Caffeine is widely reported to be an ergogenic aid i.e. a substance that improves the capacity to do work or exercise. Costill and his co-workers were the first to show that 330 mg caffeine administered 1 hour before exercise at 80% of maximal oxygen consumption on a bicycle ergometer increased time to exhaustion. Since then, the vast majority of published studies have shown that caffeine prolongs time to exhaustion or enhances performance in prolonged, moderate- to high-intensity exercise lasting between 30 and 120 minutes. A study of the endurance of trained distance runners during prolonged exercise at 85% of maximal oxygen consumption showed that the optimal caffeine dose is between 3 and 6mg/kg body weight. Evidence for an ergogenic effect of caffeine in short-term, high-intensity exercise lasting between 1 and 10 minutes is not so compelling. However, 6 or 9 mg caffeine/kg body weight was effective in improving endurance in oarsmen and oarswomen participating in a simulated 2,000 m rowing event. It has been shown that habitual caffeine consumption has a minimal impact on the ergogenic properties of caffeine. However, while 4.45 mg caffeine/kg body weight was effective at increasing endurance in adults exercising at 85% of maximal oxygen consumption, the same dose of caffeine in coffee was not.

The mechanism of the ergogenic effect of caffeine is a matter of debate. It has been proposed that caffeine stimulates catecholamine release which in turn stimulates adipose tissue lipolysis. This increases the concentration of circulating free fatty acids and hence their oxidation and so spares muscle glycogen (a carbohydrate store). However, caffeine can have ergogenic effects without elevating catecholamine release so other mechanisms must operate. Caffeine can stimulate the mobilisation of intracellular calcium in muscle cells in vitro and this could enhance muscle contraction and endurance, improve neuromuscular transmission and increase peak force generation in vivo . It has also been suggested that the beneficial effects of caffeine on concentration, fatigue and alertness might also play a role in mediating the ergogenic effect.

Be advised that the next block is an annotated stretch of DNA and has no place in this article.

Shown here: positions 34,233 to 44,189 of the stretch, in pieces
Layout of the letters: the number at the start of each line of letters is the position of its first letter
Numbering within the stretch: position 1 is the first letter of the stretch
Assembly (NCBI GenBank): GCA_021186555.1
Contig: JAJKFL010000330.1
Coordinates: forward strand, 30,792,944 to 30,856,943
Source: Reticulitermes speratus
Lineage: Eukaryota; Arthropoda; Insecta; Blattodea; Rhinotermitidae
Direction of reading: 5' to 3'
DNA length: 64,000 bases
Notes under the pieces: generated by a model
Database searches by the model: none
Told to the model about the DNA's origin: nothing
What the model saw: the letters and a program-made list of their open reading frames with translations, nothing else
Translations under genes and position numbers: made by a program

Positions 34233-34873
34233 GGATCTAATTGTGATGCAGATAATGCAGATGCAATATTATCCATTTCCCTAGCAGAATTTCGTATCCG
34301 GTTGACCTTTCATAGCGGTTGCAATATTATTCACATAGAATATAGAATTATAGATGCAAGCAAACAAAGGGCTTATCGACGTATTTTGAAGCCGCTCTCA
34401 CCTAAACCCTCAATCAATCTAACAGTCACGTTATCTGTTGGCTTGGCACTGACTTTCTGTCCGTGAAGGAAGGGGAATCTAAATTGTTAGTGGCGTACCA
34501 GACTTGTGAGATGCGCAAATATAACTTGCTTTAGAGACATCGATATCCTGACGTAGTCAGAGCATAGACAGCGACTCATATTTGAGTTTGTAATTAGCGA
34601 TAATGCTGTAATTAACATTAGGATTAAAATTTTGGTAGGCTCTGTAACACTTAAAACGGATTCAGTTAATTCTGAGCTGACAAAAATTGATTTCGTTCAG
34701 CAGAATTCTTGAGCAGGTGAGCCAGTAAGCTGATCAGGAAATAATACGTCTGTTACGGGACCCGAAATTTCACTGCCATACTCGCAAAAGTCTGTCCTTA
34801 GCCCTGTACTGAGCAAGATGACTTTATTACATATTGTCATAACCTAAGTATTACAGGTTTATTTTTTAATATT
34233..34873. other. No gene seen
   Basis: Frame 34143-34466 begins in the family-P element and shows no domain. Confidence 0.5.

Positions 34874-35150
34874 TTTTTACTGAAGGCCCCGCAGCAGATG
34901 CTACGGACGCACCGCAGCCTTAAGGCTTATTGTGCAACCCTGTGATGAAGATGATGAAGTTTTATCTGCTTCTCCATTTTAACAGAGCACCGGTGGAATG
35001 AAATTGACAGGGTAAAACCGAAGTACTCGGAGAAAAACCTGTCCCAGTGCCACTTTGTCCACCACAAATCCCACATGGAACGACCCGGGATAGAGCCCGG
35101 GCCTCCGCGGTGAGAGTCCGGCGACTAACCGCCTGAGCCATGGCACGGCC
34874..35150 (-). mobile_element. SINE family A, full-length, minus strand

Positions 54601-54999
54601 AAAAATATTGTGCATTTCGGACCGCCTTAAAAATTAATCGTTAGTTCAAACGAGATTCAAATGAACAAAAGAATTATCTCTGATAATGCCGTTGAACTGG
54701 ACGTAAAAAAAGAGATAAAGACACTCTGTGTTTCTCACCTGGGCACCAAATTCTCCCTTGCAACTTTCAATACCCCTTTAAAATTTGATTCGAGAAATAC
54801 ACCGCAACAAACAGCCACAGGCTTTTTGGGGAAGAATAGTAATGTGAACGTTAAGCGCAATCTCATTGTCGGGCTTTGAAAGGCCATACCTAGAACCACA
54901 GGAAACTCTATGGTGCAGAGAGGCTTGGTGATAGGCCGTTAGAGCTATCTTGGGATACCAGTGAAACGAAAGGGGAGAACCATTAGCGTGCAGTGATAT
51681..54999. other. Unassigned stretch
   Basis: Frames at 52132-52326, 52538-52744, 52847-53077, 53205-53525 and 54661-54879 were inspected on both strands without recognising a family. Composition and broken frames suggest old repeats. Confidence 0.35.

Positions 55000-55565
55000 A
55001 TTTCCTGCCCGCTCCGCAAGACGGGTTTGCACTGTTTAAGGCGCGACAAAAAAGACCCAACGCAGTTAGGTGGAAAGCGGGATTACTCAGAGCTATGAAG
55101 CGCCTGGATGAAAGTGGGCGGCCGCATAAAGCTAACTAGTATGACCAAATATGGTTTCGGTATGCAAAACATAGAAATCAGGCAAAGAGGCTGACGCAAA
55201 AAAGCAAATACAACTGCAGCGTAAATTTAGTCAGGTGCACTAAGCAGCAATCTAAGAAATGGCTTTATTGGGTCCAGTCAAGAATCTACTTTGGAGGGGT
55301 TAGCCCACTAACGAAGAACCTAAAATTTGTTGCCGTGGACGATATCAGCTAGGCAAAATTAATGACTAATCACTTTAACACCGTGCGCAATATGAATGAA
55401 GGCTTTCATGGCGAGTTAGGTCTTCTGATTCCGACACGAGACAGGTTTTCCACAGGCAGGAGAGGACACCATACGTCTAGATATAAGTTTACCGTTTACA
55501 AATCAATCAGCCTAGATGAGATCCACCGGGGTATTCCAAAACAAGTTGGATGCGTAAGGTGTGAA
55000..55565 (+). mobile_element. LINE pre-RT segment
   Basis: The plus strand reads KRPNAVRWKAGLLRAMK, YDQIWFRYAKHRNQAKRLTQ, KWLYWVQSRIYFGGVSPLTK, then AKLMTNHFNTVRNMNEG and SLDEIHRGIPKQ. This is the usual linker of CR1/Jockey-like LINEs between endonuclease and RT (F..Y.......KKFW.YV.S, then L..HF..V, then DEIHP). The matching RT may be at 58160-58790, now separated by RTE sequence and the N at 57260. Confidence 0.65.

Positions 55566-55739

It has been shown that caffeine consumption can improve athletic performance in numerous endurance events including swimming, cycling and women’s tennis . The International Olympic Committee (IOC) removed caffeine from its list of banned substances in January 2004.

The diuretic effect of caffeine may be a particular disadvantage for athletes competing in humid climates where the risk of dehydration is high or in endurance events where dehydration has a greater effect on performance. Athletes are often advised to avoid tea and coffee for these reasons but the diuretic effect of caffeine is likely to be small in those accustomed to its use.